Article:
bcajack {bcaboot} R Documentation

## Nonparametric bias-corrected and accelerated bootstrap confidence limits

### Description

This routine computes nonparametric confidence intervals for bootstrap estimates. For reproducibility, save or set the random number state before calling this routine.

### Usage

bcajack(
x,
B,
func,
...,
m = nrow(x),
mr = 5,
K = 2,
J = 10,
alpha = c(0.025, 0.05, 0.1, 0.16),
verbose = TRUE
)


### Arguments

 x an n \times p data matrix, rows are observed p-vectors, assumed to be independently sampled from target population. If p is 1 then x can be a vector. B number of bootstrap replications. It can also be a vector of B bootstrap replications of the estimated parameter of interest, computed separately. func function \hat{\theta}=func(x) computing estimate of the parameter of interest; func(x) should return a real value for any n^\prime \times p matrix x^\prime, n^\prime not necessarily equal to n ... additional arguments for func. m an integer less than or equal to n; the routine collects the n rows of x into m groups to speed up the jackknife calculations for estimating the acceleration value a; typically m is 20 or 40 and does not have to exactly divide n. However, warnings will be shown. mr if m < n then mr repetions of the randomly grouped jackknife calculations are averaged. K a non-negative integer. If K > 0, bcajack also returns estimates of internal standard error, that is, of the variability due to stopping at B bootstrap replications rather than going on to infinity. These are obtained from a second type of jackknifing, taking an average of K separate jackknife estimates, each randomly splitting the B bootstrap replications into J groups. J the number of groups into which the bootstrap replications are split alpha percentiles desired for the bca confidence limits. One only needs to provide alpha values below 0.5; the upper limits are automatically computed verbose logical for verbose progress messages

### Details

Bootstrap confidence intervals depend on three elements:

• the cdf of the B bootstrap replications t_i^*, i=1\ldots B

• the bias-correction number z_0=\Phi(\sum_i^B I(t_i^* < t_0) / B ) where t_0=f(x) is the original estimate

• the acceleration number a that measures the rate of change in \sigma_{t_0} as x, the data changes.

The first two of these depend only on the bootstrap distribution, and not how it is generated: parametrically or non-parametrically. Program bcajack can be used in a hybrid fashion in which the vector tt of B bootstrap replications is first generated from a parametric model.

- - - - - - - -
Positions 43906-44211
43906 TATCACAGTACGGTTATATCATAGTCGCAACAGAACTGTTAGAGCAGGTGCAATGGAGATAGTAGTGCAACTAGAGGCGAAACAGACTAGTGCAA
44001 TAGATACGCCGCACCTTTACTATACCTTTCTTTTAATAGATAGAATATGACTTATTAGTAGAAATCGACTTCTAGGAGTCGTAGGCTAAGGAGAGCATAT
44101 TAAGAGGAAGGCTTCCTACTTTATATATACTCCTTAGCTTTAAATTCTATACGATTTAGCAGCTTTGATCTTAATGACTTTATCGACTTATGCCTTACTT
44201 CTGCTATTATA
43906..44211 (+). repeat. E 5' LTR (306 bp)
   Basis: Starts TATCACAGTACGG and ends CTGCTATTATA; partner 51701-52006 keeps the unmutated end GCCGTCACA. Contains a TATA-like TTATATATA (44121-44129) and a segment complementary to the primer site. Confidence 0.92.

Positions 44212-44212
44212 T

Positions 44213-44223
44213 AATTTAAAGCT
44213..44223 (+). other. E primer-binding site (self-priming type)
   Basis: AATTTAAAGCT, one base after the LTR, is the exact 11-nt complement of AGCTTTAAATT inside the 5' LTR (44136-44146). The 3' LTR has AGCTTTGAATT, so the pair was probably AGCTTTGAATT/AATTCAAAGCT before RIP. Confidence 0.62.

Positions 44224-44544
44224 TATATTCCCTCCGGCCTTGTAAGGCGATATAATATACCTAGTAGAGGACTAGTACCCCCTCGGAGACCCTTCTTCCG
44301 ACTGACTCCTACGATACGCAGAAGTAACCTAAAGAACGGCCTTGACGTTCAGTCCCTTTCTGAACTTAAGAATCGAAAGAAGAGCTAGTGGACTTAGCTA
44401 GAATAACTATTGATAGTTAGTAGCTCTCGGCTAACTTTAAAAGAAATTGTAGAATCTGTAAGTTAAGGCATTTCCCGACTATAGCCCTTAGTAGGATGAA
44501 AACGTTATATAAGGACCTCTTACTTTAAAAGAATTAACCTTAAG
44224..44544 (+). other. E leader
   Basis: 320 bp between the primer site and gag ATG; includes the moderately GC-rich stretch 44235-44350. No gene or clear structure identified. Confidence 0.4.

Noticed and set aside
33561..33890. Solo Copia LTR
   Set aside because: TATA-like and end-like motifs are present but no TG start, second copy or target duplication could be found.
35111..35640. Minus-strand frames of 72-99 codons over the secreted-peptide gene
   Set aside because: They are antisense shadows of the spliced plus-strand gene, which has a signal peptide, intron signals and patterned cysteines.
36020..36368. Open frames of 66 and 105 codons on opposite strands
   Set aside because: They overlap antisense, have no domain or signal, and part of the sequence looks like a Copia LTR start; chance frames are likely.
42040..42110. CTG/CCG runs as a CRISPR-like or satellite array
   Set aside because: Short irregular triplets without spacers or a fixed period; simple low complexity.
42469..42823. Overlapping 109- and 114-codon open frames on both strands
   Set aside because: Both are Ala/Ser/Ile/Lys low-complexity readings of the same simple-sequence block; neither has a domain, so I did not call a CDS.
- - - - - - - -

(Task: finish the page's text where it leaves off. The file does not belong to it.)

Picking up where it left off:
So, in the diabetes example below, we might first draw bootstrap samples y^* \sim N(X\hat{\beta}, \hat{\sigma}^2 I) where \hat{\beta} and \hat{\sigma} were obtained from lm(y~X); each y^* would then provide a bootstrap replication tstar = rfun(cbind(X, ystar)). Then we could get bca intervals from ⁠bcajack(Xy, tt, rfun ....)⁠ with tt, the vector of B tstar values. The only difference from a full parametric bca analysis would lie in the nonparametric estimation of a, often a negligible error.

### Value

a named list of several items

• lims : first column shows the estimated bca confidence limits at the requested alpha percentiles. These can be compared with the standard limits \hat{\theta} + \hat{\sigma}z_{\alpha}, third column. The second column jacksd gives the internal standard errors for the bca limits, quite small in the example. Column 4, pct, gives the percentiles of the ordered B bootstrap replications corresponding to the bca limits, eg the 897th largest replication equalling the .975 bca limit .557.

• stats : top line of stats shows 5 estimates: theta is f(x), original point estimate of the parameter of interest; sdboot is its bootstrap estimate of standard error; z0 is the bca bias correction value, in this case quite negative; a is the acceleration, a component of the bca limits (nearly zero here); sdjack is the jackknife estimate of standard error for theta. Bottom line gives the internal standard errors for the five quantities above. This is substantial for z0 above.

• B.mean : bootstrap sample size B, and the mean of the B bootstrap replications \hat{\theta^*}

• ustats : The bias-corrected estimator 2 * t0 - mean(tt), and an estimate sdu of its sampling error

• seed : The random number state for reproducibility

### References

DiCiccio T and Efron B (1996). Bootstrap confidence intervals. Statistical Science 11, 189-228

Efron B (1987). Better bootstrap confidence intervals. JASA 82 171-200

B. Efron and B. Narasimhan. Automatic Construction of Bootstrap Confidence Intervals, 2018.

### Examples

data(diabetes, package = "bcaboot")
Xy <- cbind(diabetes$x, diabetes$y)
rfun <- function(Xy) {
y <- Xy[, 11]
X <- Xy[, 1:10]